With the suspension of student loan payments coming to an end, it’s not just millennials preparing to see an increase to their monthly expenses.
Fact Checked byTaylor Hegna, CFP®
With the suspension of student loan payments coming to an end, it’s not just millennials preparing to see an increase to their monthly expenses. More than ever before, people are exiting their working careers but still paying the bill for the education that got them there. Others are carrying the weight of their children's education into retirement with them.
At the end of June 2021 the student loan debt total for the U.S. was at $1.73 trillion.1 The amount of student debt being carried by those over the age of 50 may come as a sticker shock. In the past fifteen years the amount has gone from $47 billion to $289.5 billion!2 That’s just over $16 billion per year on average!
You may be wondering how is that even possible, but with the rate of college tuition increasing by an average of 9% per year for the last 20 years3, that number begins to add up.. The average annual cost of a 4 year college in the year 2000 was $3,349 and that number now sits at approximately $9,349 per year.4
For many individuals who are supposed to be maximizing their retirement accounts in their peak earning years, those dollars are being redirected to pay off outstanding debt. Many people may find themselves working longer than anticipated to try and enter retirement without the debt load. Now, unlike years past, financial planners are working out strategies to compensate for ongoing payments that may continue throughout retirement for many people.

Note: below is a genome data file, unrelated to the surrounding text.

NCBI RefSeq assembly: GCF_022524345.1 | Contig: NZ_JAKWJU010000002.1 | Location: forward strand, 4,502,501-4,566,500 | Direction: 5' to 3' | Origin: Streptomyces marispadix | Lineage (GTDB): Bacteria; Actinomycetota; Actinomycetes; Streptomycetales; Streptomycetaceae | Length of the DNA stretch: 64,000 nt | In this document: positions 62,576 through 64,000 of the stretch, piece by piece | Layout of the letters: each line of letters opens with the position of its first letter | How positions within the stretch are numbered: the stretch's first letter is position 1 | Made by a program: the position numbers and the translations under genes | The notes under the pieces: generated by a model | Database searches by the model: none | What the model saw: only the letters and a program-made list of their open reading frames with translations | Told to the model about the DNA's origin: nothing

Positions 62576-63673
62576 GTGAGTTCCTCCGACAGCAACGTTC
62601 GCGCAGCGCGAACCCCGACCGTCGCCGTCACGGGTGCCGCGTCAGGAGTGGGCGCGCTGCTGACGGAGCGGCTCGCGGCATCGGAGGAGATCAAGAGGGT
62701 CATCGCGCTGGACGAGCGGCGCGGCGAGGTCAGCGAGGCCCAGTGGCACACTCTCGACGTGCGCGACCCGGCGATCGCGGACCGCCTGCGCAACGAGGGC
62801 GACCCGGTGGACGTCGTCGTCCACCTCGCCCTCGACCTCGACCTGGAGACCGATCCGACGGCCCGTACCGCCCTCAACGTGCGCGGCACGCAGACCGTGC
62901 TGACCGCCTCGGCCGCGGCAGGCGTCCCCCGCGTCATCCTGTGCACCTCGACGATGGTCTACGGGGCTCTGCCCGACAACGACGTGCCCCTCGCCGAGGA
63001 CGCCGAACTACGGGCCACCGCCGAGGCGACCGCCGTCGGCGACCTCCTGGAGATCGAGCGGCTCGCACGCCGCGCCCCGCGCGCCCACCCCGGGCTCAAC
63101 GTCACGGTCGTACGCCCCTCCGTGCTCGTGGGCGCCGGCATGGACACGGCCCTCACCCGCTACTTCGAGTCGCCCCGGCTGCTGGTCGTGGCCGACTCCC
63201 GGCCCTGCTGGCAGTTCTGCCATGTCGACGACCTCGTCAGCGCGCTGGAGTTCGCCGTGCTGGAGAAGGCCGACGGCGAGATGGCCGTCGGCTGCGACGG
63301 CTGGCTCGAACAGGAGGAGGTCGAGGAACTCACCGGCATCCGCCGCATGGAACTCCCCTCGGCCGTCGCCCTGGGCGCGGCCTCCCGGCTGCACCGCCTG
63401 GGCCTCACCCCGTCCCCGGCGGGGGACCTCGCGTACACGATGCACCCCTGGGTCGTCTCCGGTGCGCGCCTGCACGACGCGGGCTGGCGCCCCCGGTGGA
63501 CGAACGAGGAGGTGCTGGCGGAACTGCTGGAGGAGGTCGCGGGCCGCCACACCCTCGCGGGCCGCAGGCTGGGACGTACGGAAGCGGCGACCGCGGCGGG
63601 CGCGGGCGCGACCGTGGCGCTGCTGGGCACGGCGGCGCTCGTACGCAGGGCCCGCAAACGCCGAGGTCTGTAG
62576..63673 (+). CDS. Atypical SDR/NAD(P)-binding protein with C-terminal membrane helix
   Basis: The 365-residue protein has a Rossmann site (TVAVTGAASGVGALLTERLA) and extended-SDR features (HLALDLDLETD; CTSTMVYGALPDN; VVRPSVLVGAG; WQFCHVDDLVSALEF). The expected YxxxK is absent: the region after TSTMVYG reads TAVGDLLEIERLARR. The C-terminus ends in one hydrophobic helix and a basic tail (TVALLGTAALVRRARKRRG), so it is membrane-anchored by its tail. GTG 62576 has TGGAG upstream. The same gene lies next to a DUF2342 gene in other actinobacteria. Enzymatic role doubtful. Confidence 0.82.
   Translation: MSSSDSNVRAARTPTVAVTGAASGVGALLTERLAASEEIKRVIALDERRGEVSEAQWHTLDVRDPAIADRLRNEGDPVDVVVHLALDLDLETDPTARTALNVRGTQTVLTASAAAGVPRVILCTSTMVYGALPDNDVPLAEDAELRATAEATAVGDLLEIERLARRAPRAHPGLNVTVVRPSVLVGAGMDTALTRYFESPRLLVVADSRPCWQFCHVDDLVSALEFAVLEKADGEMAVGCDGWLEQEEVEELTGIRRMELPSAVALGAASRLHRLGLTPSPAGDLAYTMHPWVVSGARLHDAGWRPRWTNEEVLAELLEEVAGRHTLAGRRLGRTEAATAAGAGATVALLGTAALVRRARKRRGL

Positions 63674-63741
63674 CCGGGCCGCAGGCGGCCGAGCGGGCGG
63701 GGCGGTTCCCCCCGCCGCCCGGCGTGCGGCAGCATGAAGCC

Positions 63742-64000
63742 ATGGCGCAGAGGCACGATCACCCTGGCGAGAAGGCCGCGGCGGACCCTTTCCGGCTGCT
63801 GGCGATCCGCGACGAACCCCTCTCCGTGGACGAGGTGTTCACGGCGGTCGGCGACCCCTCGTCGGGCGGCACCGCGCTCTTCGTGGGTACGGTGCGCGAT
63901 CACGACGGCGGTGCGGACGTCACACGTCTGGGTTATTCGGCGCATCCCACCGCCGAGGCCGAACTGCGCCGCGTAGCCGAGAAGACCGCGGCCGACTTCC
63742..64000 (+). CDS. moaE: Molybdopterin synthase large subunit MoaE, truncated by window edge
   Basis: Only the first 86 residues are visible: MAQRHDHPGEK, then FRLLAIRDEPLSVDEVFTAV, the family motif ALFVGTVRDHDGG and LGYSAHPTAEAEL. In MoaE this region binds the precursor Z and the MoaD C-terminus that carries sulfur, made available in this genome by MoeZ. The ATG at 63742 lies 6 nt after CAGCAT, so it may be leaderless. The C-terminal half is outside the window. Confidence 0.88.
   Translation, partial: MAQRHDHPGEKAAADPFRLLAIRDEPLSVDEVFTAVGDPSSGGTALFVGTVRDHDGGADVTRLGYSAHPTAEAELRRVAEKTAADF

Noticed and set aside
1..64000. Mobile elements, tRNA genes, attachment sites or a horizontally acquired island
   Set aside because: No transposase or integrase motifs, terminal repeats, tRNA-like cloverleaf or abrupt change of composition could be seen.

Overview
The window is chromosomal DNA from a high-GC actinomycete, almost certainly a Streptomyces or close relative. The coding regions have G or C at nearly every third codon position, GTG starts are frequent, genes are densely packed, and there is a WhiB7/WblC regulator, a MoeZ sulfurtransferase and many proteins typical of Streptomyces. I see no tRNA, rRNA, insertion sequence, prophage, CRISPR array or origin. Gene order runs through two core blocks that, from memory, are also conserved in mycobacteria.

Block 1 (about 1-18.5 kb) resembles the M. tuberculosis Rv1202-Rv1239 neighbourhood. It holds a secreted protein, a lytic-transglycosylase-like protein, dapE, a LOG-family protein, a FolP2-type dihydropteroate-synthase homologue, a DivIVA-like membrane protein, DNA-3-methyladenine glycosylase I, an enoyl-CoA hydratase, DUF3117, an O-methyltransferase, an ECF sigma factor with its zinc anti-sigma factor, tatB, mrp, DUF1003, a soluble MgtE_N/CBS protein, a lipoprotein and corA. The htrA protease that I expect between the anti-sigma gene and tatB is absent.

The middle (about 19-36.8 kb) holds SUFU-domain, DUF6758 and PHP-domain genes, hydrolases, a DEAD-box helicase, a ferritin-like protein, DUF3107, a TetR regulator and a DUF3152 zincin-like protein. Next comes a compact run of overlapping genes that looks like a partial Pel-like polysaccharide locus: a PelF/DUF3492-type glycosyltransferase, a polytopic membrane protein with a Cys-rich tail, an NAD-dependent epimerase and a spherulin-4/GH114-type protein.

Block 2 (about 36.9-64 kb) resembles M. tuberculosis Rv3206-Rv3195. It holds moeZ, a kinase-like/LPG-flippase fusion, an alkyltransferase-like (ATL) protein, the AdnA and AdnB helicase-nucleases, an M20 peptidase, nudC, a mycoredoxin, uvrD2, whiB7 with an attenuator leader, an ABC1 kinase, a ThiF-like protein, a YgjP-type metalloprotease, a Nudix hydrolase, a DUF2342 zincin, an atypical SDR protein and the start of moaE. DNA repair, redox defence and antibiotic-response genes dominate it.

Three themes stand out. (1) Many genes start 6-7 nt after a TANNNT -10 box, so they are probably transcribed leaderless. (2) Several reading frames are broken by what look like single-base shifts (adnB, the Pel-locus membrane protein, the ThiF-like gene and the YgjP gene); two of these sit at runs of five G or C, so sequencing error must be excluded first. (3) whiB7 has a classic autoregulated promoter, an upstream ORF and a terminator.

While the government has offered potential loan forgiveness for millennials being crushed by the weight of their education, not much has been mentioned for the retiree. Currently, there are no specific loan forgiveness programs for senior citizens. But, they can apply for the same Public Service Loan Forgiveness programs as everyone else. Many have argued that our government should take note of the UK stance on student loan forgiveness which initiates after 30 years from your first payment. Meaning that you must pay for at least 30 years but, after that, they call it even.5
While it may not be possible to get your student loan debt erased, you can still be strategic about repayment as your income changes as you move into retirement. Consider adjusting your payments with income-driven repayment plans. These plans can help decrease your payment based on your income change as you shift out of your working career. However, remember that every 12 months there is a recertification process to update your repayment.
Sometimes focusing on the overwhelming balance of student loans can be stressful but it can be accounted for in your financial planning. Make sure you understand how it impacts your future so you aren’t stressing about something that may not be a factor that influences your aspirations!